Australian and New Zealand Society for Geriatric Medicine
Recommendations from the Australian and New Zealand Society for Geriatric Medicine on benzodiazepines, drug regimen reviews, physical restraints, dementia & bacteruria. ANZSGM is the professional society for geriatricians and other medical practitioners with an interest in medical care of older people. The society acts to represent the needs of its members and the wider community in a bid to constantly review and improve the care of the older people in Australia and New Zealand. Its major functions are around education, policy development and review, and political advocacy.
Do not prescribe benzodiazepines or other sedative-hypnotics to older adults as first choice for insomnia, agitation or delirium.
There is strong evidence that use of benzodiazepines is associated with various adverse effects in elderly people such as falls and fractures. Older patients, their caregivers and their providers should recognize these potential harms when considering treatment strategies for insomnia, agitation or delirium. Thus these drugs should be prescribed with caution, and their use monitored closely.
- Allain H, Bentue-Ferrer D, Polard E, at al. Postural instability and consequent falls and hip fractures associated with use of hypnotics in the elderly: a comparative review. Drugs Aging 2005;22(9):749–765.
- Finkle WD, Der J, et al. Risk of fractures requiring hospitalization after an initial prescription for zolpidem, alprazolam, lorazepam, or diazepam in older adults. Journal of the American Geriatric Soc 2011;59(10):1883-90.
- Park SM, Ryu J, Lee DR, et al. Zolpidem use and risk of fractures: a systematic review and meta-analysis. Osteoporosis Int 2016; Apr 22.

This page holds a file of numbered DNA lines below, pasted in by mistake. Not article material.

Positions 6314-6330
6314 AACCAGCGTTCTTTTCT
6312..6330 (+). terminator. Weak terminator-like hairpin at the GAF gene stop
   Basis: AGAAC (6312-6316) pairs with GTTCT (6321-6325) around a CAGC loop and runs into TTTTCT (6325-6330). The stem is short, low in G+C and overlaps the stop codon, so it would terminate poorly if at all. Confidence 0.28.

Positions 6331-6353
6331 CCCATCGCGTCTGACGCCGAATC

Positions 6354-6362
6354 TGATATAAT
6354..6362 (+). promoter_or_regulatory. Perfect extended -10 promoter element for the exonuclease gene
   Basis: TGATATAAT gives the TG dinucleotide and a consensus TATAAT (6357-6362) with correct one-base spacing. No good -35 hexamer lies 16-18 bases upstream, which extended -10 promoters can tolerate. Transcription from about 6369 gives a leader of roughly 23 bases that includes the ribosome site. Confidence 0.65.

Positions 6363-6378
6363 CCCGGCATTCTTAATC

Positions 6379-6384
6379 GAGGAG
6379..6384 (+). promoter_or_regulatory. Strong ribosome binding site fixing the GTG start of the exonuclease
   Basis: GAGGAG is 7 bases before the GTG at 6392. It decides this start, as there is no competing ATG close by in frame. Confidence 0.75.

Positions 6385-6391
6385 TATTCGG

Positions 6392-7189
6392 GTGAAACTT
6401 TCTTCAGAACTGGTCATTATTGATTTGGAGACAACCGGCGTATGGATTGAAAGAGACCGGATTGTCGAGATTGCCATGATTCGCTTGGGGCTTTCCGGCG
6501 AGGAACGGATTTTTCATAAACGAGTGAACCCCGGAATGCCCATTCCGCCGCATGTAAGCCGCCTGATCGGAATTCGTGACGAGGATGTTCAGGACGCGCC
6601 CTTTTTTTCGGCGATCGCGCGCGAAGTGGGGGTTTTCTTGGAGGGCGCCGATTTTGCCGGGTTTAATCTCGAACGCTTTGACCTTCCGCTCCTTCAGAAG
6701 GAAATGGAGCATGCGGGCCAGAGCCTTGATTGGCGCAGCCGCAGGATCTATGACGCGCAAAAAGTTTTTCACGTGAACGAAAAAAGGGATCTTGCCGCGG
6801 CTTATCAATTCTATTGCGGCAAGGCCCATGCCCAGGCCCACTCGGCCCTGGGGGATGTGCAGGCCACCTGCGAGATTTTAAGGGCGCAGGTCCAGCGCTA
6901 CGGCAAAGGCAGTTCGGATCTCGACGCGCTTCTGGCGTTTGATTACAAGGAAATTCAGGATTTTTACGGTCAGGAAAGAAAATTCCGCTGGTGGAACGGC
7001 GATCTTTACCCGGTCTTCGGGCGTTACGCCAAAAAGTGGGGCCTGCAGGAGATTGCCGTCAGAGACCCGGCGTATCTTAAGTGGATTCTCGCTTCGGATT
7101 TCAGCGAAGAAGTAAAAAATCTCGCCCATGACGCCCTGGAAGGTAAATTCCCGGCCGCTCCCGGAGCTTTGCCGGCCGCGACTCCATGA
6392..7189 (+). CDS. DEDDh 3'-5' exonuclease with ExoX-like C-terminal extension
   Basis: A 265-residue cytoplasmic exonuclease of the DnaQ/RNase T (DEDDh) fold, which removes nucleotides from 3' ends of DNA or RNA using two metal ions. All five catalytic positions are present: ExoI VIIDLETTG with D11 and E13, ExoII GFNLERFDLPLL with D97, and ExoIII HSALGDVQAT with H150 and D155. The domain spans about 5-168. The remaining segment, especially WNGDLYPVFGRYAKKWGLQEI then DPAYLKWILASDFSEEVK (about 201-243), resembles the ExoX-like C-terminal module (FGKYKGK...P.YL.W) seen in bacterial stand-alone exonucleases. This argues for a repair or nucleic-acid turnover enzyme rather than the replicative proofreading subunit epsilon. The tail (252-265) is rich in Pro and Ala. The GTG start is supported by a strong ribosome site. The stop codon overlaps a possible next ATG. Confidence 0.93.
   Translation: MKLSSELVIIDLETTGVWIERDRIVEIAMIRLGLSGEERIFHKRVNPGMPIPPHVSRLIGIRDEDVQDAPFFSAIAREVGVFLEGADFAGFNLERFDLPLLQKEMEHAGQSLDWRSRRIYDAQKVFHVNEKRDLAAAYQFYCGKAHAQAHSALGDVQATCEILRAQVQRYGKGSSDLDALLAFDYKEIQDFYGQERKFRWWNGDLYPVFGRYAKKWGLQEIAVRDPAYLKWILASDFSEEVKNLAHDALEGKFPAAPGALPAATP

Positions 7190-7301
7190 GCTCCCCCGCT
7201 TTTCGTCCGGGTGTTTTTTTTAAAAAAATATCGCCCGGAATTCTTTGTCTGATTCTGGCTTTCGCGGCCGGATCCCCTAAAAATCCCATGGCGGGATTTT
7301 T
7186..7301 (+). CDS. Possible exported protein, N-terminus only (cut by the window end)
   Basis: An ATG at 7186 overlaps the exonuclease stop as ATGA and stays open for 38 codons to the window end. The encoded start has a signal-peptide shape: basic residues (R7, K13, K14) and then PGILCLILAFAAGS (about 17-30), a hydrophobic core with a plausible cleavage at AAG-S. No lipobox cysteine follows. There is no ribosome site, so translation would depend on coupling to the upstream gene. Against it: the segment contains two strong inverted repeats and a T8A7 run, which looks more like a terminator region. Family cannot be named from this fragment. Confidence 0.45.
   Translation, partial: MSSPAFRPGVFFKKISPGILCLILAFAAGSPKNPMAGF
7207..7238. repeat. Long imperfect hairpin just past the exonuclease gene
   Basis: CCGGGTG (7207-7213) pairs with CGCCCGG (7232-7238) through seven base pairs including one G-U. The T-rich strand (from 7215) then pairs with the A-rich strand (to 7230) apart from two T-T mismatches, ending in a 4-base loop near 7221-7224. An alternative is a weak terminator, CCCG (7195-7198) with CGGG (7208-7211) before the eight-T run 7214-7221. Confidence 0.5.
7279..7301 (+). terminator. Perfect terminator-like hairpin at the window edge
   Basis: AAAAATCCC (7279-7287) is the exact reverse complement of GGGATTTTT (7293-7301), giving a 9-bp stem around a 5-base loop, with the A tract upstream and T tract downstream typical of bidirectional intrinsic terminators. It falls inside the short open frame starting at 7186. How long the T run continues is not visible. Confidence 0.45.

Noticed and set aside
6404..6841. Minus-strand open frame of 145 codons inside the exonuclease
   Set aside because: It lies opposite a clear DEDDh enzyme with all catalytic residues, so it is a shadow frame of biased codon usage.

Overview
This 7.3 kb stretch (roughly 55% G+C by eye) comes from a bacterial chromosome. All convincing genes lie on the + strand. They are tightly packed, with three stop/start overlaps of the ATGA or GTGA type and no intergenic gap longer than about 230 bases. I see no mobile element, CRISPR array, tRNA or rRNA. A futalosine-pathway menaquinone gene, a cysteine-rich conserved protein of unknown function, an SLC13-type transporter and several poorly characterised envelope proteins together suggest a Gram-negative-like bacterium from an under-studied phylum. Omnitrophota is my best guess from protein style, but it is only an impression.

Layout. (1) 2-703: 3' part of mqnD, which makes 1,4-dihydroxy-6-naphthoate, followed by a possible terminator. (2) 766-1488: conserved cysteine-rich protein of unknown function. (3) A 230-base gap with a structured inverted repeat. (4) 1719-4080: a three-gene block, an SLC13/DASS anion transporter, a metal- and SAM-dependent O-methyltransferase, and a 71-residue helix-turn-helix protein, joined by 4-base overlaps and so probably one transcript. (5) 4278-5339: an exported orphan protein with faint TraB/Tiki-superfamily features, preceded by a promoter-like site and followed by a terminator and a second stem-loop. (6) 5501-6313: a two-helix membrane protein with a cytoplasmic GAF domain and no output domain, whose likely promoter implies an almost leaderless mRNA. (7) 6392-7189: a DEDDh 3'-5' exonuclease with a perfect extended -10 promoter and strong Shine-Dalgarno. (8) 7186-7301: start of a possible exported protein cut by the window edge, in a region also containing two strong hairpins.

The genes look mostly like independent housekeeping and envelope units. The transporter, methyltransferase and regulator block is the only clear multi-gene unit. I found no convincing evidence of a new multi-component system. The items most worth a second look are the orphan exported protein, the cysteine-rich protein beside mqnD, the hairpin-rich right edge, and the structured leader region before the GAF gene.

- Sithamparanathan K, Sadera A, Leung L. Adverse effects of benzodiazepine use in elderly people: A meta-analysis. Asian J Gerontol Geriatr 2012;7:107–11.
- Stockl KM, Le L, Shang S, Harada ASM. Clinical and economic outcomes associated with potentially inappropriate prescribing in the elderly. American Journal Manag Care 2010;16(1):e1-10.
Members of the Australian & New Zealand Society for Geriatric Medicine completed an online survey asking them to choose the 5 most relevant ‘low value’ practices from a list of 11. Respondents were also asked to nominate any additional practices which they regarded as overused, inappropriate or of limited effectiveness in the specialty of geriatric medicine. A total of 196 responses were received.
The list of items were then subject to consideration by the Federal Council. Specifically, members of Federal Council were asked to rate each of these 16 items in terms of their strength in meeting 7 criteria: Is there a reasonable evidence base upon which to drive change? Are older people likely to benefit from work we might do to change practice? Is the problem sizeable? Are there opportunities and a willingness within geriatric medicine to lead practice change? Are there opportunities to collaborate with other organisations with a shared interest in the area? Will this promote a positive profile for ANZSGM? Is this an area of potential conflict with other Societies?
Based on the ratings they assigned to these items the ‘Top 5’ list items were chosen and reformulated as recommendations for clinicians.
- 1 Do not use antipsychotics as the first choice to treat behavioural and psychological symptoms of dementia.
- 2 Do not prescribe benzodiazepines or other sedative-hypnotics to older adults as first choice for insomnia, agitation or delirium.
- 3 Do not use antimicrobials to treat bacteriuria in older adults where specific urinary tract symptoms are not present.
- 4 Do not prescribe medication without conducting a drug regimen review.
- 5 Do not use physical restraints to manage behavioural symptoms of hospitalized older adults with delirium except as a last resort.